New Carsey brief identifies keys to today's rural economic development

Durham, NH and Raleigh, NC - Rural communities working to find strategies for success in today's economy need to rethink the tools they are using, notes Anita Brown-Graham and William Lambe in a new brief from the Carsey Institute at the University of New Hampshire, Measures and Methods: Four Tenets for Rural Economic Development in....

Brown-Graham is the executive director of the Institute for Emerging Issues and a policy fellow at the Carsey Institute. William Lambe is the associate director at the Community and Economic Development Program at the School of Government, University of North Carolina at Chapel Hill.

Read the brief.

Visit the
Carsey Institute.

Visit the
Institute for Emerging Issues.

The Carsey Institute conducts policy research on vulnerable children, youth, and families and sustainable community development. We give policy makers and practitioners the timely, independent resources they need to effect change in their communities.

The Institute for Emerging Issues is a public policy, think-and-do tank that convenes leaders from business, non profit organizations, government and higher education to tackle some of the biggest issues facing North Carolina's future growth and prosperity.

  SRDI Ten Awardee wins bid for SC House of Representatives

 

 

 

Anton Gunn, Executive Director of SC Fair Share, won a seat in the SC House of Representatives on Tuesday night.  With a vote total of more than 25,000 people, Gunn won by a margin of 54% - 46%.  In 2006, SRDI honored Anton for his outstanding work for rural issues in the South.  He notes, "This election is the first step in moving our state forward. I will not be able to do it alone. We have to continue to build a strong coalition of citizens that are concerned with the future of our state."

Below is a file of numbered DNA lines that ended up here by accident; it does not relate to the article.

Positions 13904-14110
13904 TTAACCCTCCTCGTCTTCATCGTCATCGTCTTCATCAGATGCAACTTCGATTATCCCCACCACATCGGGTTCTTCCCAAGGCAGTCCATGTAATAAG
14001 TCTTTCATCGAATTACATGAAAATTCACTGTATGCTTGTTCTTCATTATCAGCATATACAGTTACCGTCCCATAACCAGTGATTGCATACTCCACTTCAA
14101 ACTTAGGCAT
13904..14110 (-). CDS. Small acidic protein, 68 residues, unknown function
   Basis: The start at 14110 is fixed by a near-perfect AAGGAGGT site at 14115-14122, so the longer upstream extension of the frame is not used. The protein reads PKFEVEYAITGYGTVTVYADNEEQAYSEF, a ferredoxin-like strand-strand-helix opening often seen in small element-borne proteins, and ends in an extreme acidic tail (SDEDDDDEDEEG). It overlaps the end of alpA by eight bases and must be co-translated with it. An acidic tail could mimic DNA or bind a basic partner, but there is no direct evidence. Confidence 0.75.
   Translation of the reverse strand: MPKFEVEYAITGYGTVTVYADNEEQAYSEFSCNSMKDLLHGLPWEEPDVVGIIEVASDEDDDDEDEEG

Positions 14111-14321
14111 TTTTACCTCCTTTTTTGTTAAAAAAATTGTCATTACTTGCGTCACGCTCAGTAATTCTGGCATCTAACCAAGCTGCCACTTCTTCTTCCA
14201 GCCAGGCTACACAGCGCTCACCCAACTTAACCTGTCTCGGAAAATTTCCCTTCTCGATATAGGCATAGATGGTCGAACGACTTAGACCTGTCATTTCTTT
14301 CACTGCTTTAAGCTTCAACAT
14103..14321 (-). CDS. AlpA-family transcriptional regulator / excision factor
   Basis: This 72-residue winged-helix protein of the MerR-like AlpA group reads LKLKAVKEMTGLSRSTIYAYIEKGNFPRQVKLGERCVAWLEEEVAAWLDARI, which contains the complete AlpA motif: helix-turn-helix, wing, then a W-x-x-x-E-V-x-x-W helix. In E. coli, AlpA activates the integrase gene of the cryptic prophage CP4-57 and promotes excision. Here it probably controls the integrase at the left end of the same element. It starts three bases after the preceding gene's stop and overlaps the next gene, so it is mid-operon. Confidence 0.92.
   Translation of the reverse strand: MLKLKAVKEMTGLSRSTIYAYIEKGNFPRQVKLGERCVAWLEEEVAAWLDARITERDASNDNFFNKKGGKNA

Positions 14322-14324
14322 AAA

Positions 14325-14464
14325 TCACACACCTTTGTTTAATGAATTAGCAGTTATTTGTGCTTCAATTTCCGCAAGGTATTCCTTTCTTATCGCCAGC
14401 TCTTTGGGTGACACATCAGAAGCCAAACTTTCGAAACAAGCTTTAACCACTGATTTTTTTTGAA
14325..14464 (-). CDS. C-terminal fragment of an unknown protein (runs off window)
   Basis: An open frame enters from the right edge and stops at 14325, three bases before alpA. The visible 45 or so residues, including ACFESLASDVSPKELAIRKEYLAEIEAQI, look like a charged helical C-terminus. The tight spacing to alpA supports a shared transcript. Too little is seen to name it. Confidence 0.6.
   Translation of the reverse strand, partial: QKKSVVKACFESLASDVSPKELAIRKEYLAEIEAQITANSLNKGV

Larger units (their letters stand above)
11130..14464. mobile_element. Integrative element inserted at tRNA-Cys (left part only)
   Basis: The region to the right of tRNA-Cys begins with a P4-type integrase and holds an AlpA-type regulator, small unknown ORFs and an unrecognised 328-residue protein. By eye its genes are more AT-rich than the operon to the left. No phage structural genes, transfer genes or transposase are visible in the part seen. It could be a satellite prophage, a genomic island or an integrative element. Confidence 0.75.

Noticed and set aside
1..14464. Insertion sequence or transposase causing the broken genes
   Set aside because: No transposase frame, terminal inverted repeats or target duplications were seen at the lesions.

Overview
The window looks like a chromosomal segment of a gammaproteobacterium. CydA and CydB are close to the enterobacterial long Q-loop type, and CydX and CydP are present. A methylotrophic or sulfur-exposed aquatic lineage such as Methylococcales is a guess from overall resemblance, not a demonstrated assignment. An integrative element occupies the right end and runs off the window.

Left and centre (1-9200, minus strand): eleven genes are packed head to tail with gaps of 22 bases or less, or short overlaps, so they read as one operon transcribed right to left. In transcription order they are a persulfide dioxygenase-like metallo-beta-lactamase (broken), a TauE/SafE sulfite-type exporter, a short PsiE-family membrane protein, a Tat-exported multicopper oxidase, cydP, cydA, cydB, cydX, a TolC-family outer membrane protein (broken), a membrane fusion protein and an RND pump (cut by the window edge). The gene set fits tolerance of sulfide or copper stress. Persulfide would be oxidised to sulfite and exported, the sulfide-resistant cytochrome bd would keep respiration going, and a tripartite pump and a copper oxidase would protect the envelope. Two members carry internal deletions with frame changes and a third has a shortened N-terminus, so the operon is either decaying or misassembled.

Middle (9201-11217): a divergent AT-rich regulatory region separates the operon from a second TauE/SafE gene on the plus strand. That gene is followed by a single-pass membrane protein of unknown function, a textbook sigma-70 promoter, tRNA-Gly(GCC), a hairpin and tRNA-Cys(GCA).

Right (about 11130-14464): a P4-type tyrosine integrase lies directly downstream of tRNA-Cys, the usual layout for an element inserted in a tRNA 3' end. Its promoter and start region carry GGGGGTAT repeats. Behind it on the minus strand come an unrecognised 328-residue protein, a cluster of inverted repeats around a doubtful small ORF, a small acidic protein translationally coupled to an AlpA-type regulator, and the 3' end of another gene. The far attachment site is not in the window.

Helping Rural Nonprofits: A President's Attention Could Make A Difference

Urban-centric federal programs make it hard for rural nonprofits to compete.  A president with a rural point of view could help.  Click here for more 

   

 Darien, GA, home of SRDI partner McIntosh SEED, awarded $1.3 million dollars through Community Development Block Grant

The Florida Times-Union reports that Darien was the big winner this week when Gov. Sonny Perdue announced the recipients of federal grants.  All told, Darien will get $1.3 million of the $36 million Georgia will receive in grants from the U. S. Department of Housing and Urban Development for the state's Community Development Block Grant Program and Community HOME Investment Program, Perdue said Thursday.

Pulling this together has been an incredible team effort,” said Darien Mayor Kelly Spratt.  “McIntosh SEED, the Rural Community Investment Partnership, the Old River Road Association, the Tidewater Development Company, Thomas Watson of the SRDI, volunteers from the Old River Road community, City Councilwomen Karen Clark and Eunice Moore, and the City Staff have partnered to accomplish something for our citizens that they have never had before.”